# College Tuition Prediction [2/2]- Model

Now that I've finished preparing the data, it's time to build the model!

I chose to try sklearn's support vector machine and random forest, as well as xgboost because predicting college tuition should be a relatively simple task. To find the best model, I used sklearn's GridSearchCV to brute force the parameters for each model. GridSearchCV takes the model (in this case a support vector regressor), a parameter grid (7*5*7=245 total combinations), a scoring method (regression so I'll use mean squared error), and number of folds for cross validation.

```
model = svm.SVR()
grid_values = {'gamma': [0.01, 0.03, 0.1, 0.3, 1, 3, 9],
'C': [0.1, 0.3, 1, 3, 9],
'epsilon': [0.001, 0.003, 0.01, 0.03, 0.1, 0.3, 1]}
grid_search = GridSearchCV(model, param_grid=grid_values, n_jobs=-1, scoring='neg_mean_squared_error', cv=3)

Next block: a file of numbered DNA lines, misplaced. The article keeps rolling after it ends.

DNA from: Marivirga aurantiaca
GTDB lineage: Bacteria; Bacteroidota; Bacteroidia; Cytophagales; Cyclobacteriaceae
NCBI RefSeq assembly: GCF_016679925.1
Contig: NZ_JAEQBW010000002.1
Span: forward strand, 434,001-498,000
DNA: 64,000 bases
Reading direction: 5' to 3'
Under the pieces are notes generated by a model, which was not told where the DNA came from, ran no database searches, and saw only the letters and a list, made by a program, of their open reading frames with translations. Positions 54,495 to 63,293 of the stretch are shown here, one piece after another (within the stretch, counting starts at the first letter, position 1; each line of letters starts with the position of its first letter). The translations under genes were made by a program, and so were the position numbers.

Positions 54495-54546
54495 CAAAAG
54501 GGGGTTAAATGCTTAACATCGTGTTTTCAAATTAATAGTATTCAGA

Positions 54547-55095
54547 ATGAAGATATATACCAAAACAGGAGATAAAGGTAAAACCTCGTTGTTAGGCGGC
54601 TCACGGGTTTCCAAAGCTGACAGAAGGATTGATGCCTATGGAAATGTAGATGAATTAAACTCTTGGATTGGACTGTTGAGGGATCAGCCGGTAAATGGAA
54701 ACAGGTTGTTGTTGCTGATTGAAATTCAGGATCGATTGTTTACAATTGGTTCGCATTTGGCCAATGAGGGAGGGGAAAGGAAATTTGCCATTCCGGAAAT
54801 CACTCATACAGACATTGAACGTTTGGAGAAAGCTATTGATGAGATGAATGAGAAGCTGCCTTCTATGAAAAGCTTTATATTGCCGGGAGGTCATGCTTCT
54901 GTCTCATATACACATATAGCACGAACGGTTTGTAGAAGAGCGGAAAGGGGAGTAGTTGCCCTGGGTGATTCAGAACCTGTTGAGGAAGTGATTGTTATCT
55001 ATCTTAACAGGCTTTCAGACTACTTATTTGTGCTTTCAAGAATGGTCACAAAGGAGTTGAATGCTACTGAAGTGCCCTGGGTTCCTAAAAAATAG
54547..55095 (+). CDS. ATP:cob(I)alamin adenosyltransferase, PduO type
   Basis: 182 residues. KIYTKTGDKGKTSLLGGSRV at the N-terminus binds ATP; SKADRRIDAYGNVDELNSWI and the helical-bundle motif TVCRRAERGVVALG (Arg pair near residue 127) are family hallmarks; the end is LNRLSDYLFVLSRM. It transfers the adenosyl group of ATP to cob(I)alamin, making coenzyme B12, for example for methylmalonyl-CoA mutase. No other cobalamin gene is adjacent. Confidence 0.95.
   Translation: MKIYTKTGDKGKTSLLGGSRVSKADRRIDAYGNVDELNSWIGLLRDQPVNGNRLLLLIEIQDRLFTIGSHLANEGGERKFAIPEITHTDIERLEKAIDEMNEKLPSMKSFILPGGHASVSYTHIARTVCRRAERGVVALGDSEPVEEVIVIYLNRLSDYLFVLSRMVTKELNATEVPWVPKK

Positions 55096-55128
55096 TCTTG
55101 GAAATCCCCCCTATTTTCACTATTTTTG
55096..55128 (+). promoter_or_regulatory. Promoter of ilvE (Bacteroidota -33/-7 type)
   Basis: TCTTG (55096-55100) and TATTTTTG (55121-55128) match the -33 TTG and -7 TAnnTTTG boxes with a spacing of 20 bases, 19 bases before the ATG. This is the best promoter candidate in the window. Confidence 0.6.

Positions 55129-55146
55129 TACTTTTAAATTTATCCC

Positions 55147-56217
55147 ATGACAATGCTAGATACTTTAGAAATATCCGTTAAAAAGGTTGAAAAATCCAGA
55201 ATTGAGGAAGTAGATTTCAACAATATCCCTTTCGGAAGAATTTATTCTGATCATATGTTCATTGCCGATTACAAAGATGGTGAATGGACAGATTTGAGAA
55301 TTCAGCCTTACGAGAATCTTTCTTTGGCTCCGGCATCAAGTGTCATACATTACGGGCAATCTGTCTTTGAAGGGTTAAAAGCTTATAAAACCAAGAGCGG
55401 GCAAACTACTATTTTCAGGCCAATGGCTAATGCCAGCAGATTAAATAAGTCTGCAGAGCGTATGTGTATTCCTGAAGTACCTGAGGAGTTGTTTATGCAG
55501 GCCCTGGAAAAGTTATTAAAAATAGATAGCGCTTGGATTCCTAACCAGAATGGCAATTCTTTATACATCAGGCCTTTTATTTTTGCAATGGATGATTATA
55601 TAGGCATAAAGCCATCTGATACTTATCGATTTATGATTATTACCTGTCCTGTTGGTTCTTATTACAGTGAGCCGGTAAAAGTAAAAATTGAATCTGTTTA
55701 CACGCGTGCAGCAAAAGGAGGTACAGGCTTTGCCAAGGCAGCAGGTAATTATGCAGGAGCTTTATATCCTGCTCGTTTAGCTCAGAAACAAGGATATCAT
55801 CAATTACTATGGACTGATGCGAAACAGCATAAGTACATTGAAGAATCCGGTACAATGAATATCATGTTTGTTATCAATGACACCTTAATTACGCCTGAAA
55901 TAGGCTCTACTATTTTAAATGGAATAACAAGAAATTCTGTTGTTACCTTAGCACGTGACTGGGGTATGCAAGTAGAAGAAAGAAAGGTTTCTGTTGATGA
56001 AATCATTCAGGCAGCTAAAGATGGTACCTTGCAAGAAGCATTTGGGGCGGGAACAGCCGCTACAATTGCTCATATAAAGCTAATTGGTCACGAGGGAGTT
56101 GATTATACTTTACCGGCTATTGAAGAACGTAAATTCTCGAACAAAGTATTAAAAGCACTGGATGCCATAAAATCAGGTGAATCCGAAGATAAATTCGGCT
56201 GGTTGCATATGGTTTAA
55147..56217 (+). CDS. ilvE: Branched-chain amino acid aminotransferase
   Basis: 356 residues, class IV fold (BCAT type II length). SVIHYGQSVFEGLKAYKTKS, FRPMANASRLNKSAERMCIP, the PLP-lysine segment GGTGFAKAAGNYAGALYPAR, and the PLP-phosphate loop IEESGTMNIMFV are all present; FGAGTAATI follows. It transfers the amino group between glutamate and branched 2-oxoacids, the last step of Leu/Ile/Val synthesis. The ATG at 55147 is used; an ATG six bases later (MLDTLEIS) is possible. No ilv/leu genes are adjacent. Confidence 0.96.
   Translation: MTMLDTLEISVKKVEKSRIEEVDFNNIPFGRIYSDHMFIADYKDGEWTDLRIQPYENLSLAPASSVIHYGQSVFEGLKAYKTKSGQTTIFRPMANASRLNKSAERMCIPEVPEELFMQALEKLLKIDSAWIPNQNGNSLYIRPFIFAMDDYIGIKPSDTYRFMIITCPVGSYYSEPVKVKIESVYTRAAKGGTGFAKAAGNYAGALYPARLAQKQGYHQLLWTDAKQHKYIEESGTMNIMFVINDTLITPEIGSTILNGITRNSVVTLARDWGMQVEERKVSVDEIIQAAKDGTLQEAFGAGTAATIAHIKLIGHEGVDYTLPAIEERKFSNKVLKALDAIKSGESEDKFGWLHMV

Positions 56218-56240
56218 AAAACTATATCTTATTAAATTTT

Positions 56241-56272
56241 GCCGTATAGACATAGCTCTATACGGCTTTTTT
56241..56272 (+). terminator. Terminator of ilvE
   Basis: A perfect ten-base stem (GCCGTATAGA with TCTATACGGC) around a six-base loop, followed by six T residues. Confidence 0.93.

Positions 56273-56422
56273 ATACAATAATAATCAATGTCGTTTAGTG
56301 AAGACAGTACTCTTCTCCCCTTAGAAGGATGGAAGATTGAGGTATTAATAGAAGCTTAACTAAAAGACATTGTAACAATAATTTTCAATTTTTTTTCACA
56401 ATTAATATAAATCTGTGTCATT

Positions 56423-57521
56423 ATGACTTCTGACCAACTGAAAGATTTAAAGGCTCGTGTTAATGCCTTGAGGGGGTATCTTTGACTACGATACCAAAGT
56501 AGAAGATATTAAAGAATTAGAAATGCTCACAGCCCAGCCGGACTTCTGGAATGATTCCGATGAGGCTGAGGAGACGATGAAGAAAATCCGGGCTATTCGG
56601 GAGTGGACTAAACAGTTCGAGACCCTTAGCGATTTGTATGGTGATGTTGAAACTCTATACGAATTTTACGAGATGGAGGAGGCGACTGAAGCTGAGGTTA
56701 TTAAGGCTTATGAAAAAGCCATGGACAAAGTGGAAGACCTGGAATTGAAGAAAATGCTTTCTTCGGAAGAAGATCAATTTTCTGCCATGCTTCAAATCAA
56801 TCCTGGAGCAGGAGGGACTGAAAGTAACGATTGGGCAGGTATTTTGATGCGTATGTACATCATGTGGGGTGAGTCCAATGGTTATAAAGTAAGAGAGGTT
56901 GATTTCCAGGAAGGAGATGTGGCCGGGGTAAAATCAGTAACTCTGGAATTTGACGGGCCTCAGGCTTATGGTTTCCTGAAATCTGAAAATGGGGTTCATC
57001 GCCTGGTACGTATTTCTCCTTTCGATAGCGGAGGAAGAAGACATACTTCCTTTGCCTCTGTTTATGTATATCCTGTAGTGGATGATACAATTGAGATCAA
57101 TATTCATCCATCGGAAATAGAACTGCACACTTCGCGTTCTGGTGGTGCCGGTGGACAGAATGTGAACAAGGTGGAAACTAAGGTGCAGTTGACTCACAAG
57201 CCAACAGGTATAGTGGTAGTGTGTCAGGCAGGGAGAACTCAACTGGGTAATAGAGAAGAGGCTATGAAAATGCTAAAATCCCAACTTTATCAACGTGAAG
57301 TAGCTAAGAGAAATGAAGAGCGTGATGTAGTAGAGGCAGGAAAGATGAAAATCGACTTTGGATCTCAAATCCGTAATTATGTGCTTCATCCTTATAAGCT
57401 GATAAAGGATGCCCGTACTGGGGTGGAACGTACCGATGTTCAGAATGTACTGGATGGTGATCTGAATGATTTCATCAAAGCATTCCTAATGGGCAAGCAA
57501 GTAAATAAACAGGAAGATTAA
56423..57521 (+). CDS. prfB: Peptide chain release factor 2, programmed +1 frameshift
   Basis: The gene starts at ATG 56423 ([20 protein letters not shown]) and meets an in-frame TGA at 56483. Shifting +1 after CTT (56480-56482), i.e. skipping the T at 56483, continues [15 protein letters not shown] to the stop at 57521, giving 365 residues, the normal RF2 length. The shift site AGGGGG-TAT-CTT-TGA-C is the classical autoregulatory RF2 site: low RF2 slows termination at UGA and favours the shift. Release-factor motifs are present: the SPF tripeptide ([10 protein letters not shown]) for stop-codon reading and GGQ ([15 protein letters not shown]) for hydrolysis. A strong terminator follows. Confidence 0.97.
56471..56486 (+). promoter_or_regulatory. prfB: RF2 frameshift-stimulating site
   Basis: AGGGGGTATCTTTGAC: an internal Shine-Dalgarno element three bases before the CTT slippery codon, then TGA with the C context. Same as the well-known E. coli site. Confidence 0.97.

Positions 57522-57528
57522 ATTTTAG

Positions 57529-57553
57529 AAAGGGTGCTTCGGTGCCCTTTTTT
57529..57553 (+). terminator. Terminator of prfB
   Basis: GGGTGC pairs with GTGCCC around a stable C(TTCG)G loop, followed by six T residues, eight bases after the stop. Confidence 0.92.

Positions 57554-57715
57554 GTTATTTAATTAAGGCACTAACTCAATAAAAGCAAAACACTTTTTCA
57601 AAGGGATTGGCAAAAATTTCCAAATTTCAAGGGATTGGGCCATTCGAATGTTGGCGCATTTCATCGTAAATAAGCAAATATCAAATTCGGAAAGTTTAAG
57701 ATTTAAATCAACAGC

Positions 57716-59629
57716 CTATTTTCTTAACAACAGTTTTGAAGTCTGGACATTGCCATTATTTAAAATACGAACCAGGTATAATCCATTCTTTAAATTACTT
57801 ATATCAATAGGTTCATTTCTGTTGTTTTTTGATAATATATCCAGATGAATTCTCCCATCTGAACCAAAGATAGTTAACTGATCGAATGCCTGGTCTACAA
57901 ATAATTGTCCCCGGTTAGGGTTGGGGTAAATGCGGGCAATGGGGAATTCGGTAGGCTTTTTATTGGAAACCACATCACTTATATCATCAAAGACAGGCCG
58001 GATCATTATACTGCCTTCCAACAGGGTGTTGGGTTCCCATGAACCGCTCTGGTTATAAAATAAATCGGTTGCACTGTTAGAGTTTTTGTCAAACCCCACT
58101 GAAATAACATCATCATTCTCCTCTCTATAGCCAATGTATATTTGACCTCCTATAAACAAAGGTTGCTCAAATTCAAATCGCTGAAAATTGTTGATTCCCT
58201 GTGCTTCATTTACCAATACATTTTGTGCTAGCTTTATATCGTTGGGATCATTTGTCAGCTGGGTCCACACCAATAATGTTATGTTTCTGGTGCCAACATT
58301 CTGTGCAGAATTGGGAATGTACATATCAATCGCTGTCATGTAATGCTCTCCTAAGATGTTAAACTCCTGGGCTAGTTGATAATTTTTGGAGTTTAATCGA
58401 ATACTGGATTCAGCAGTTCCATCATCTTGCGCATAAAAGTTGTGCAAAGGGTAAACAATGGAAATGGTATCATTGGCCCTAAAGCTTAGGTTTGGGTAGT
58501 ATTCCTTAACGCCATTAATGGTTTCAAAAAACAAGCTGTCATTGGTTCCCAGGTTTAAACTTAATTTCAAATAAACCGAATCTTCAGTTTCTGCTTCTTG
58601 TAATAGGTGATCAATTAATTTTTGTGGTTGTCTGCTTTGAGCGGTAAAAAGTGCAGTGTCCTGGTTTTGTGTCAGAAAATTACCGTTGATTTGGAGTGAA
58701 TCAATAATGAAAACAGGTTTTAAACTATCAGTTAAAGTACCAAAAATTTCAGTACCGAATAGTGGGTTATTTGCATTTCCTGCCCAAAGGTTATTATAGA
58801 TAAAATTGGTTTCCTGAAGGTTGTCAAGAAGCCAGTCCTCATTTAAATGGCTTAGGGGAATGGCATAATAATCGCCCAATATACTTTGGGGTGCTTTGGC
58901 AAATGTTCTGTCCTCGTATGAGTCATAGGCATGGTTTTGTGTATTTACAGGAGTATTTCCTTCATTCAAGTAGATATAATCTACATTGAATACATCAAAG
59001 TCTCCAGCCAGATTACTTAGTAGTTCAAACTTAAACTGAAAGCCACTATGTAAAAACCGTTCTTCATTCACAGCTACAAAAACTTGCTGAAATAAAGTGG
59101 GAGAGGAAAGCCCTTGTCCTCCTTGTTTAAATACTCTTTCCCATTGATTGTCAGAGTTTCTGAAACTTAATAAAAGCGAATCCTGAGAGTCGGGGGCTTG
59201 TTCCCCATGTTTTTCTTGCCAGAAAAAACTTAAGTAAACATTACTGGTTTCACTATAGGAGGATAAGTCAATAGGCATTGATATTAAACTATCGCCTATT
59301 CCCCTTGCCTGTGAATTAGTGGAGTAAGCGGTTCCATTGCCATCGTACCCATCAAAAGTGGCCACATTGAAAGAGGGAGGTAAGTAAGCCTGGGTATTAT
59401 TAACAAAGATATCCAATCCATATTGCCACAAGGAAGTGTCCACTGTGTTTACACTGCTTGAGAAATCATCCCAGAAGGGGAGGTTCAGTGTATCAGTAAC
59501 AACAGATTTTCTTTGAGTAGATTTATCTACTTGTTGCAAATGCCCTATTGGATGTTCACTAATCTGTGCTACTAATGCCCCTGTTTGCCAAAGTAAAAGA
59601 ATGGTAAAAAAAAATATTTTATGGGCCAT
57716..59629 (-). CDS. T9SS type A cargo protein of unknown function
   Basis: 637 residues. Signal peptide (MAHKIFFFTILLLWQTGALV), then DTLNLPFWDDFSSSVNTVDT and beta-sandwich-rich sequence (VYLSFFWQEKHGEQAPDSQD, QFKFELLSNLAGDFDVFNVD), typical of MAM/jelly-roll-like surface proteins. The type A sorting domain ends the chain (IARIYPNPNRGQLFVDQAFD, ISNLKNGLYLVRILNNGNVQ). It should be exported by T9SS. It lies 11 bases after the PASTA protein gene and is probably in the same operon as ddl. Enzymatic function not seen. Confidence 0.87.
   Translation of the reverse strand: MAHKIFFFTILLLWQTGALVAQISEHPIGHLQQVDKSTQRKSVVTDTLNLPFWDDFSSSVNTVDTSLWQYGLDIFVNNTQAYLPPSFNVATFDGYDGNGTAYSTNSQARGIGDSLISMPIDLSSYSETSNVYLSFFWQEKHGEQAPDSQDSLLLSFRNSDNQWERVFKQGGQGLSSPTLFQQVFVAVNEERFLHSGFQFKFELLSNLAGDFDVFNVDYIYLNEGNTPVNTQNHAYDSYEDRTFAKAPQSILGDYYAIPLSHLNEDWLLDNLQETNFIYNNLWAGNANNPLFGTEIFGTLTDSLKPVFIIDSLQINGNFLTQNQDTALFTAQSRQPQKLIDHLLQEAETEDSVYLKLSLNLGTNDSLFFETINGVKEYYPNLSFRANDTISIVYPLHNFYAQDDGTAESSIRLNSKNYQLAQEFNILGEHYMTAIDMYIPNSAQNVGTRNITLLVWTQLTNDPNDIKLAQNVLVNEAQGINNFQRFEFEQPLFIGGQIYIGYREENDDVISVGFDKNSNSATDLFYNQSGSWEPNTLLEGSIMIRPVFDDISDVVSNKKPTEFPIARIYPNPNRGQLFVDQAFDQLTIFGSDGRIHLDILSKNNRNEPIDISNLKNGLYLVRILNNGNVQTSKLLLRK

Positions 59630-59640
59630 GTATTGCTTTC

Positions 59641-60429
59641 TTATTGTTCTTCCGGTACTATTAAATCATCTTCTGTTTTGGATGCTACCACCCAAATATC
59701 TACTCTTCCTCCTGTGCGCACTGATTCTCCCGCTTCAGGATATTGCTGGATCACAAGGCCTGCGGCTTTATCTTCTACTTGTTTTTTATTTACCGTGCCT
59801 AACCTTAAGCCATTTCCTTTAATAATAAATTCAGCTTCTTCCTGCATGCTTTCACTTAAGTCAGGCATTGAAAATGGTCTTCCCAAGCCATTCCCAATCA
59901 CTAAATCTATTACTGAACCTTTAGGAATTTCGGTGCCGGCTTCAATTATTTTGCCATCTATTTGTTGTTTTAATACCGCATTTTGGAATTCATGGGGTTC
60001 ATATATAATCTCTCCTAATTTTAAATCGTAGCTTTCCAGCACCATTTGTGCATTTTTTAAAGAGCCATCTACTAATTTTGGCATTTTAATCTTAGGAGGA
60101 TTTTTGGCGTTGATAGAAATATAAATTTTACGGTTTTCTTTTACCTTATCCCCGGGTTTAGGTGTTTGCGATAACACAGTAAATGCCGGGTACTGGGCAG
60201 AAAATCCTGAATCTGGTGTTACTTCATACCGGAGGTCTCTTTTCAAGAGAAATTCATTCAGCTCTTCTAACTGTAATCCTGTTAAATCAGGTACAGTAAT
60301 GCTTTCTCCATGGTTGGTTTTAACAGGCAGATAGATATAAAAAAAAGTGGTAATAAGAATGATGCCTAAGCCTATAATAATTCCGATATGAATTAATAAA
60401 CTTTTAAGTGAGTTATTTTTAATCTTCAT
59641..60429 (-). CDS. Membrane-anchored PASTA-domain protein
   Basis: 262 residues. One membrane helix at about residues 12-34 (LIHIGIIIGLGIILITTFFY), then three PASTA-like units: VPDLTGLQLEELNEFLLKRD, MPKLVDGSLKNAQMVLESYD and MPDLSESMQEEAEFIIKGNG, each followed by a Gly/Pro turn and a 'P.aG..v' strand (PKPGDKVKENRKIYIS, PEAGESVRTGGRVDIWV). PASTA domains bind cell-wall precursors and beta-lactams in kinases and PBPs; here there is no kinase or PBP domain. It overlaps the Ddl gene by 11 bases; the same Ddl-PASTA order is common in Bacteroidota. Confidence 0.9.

grid_search.fit(X_train, y_train)
```

Using GridSearchCV is similar for a random forest regressor and xgboost regressor, but it takes a different parameter grid. Here are the results:

Unsurprisingly, the xgboost model did the best, followed by random forest and SVR. Here is a scatterplot of the xgboost model predicting on the test set:

Visualizing the plot confirmed my hypothesis that the model would do best at lower tuition amounts. With xgboost, I can retrieve the feature importance and plot it as well.

Admissions yield and professor salary contributed the most, while my categorical features regarding college size and location provided little predictive power.

Full code is located over on my GitHub.